With the rise of drones came the surge of drone-based competition – and drone racing might be the most exciting. Racing drones are on the smaller side and explicitly designed to offer pilots speed and agility. Users see through their drone’s lens via first-person-view headsets, navigating around a course and trying to beat other fliers. This aspect of competition means racing drones are also camera drones, though they typically have components removed to increase the drone’s speed. In addition, many racers adapt their drone by hand to shed unnecessary weight or increase motor power – similar to their automobile racing counterparts.

Drone Safety

The Federal Aviation Administration (FAA) drone regulations are the guiding principle behind safe unmanned aircraft flight.

Drones can be an incredibly fun and fruitful new hobby, but they must be flown responsibly. Even a small toy drone can hurt someone if hit by it, and fingers can get injured if caught in the rotor blades. To fight this, some drones have built-in shields to protect the rotors, but even these aren’t foolproof. It’s best to fly any kind of drone, big or small, with proper care and caution. Here’s five quick tips for drone safety:

  • Know the drone. Before the first flight, take the time to read through the instruction manual and get familiar with the controls.
  • Check the drone before flight, looking for any damage to the motors or rotors that could fail in the air.
  • Never fly near people or animals.
  • Fly with caution, particularly when first using a drone or taking a new one for a spin. Always be sure to land before the drone’s battery runs outs.
  • Fly with care. Drones can be noisy, annoying and even scary to those near their flight path. If someone asks to stop flying, be reasonable and courteous.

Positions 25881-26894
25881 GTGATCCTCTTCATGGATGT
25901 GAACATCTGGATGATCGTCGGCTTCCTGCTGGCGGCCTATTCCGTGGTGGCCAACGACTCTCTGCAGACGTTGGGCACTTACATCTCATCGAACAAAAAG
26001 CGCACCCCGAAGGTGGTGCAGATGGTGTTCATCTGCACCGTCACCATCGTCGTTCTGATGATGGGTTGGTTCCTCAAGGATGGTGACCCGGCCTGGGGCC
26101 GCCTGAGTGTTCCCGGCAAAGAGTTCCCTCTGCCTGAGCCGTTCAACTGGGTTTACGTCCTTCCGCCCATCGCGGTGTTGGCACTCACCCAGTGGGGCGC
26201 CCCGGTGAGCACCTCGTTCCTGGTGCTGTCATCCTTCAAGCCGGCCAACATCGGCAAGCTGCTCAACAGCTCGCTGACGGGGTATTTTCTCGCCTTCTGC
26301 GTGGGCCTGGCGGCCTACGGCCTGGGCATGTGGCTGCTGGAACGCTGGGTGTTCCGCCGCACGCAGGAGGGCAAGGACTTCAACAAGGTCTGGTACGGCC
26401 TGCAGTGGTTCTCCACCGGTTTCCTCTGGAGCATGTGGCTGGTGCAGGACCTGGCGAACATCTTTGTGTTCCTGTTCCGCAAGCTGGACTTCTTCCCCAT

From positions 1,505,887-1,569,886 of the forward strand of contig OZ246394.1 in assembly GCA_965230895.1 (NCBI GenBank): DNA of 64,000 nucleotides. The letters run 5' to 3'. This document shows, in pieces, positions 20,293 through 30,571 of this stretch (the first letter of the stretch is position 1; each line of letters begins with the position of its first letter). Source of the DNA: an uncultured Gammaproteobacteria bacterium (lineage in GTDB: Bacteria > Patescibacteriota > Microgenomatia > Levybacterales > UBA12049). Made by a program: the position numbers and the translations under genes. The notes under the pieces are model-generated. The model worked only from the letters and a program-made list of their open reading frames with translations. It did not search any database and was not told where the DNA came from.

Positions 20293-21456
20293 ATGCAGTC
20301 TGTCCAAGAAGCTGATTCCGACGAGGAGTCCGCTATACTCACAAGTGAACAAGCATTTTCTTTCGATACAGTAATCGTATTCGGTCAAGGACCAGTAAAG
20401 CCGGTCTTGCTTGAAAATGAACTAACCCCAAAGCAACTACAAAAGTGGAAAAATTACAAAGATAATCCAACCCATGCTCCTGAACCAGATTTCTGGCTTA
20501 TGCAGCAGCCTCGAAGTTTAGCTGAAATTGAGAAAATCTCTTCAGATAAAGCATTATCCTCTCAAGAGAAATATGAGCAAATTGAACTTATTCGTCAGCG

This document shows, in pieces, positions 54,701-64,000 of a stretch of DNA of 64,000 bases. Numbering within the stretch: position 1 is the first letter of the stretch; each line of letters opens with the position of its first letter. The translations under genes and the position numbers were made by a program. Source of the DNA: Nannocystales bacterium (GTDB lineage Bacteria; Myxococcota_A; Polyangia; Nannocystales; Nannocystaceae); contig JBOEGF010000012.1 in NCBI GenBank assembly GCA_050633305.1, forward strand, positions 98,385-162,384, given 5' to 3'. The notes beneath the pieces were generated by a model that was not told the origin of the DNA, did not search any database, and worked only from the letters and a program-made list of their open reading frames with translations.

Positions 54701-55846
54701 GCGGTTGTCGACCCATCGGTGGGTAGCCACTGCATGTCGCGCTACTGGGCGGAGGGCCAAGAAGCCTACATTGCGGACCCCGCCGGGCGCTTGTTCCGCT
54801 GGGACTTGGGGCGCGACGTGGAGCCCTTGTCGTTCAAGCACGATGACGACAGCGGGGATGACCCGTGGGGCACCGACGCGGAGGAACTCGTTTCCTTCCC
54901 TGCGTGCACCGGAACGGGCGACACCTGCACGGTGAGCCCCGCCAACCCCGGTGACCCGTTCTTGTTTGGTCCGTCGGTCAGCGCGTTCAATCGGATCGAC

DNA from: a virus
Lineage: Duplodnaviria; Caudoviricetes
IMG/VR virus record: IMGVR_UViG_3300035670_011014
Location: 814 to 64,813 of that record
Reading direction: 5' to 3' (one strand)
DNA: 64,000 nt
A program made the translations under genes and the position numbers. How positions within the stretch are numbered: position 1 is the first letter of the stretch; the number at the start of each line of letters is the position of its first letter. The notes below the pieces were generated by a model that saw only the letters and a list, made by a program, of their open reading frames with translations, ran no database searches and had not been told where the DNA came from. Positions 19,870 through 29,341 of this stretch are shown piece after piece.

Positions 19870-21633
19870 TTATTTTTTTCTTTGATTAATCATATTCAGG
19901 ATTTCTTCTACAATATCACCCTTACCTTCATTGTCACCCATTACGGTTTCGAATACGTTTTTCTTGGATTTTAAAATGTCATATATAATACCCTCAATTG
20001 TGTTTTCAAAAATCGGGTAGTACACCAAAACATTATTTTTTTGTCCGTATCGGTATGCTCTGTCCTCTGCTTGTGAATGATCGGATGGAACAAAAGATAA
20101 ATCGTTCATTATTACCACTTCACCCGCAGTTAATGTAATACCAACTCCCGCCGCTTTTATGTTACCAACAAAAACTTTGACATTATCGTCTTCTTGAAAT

To learn more about drone safety, the Academy of Model Aeronautics (AMA) is a fantastic resource on all things drone. The AMA can help connect drone enthusiasts with others in the area to share both beginner’s flying techniques, and more advanced tips and tricks. Remote-control flying clubs often meet regularly to discuss and fly drones together. But remember that with great power comes great responsibility. Make sure to update all software and firmware before any takeoff, and read the drone’s manual thoroughly before use. For FAA registration requirements and further information on drone safety, check the FAA website. Additional local jurisdiction requirements may apply, so it’s important to stay informed on the latest drone regulations for the area.


Drones & The Law

Recently, the Federal Aviation Administration (FAA) introduced registration requirements for anyone flying a drone weighing over 250g recreationally. Most drones that fall under the toy category will not have to be registered, while those built for video, racing and autonomous flight likely do. Drone registration can be done via the FAA website – and separate, more stringent requirements are applied to professional drone fliers.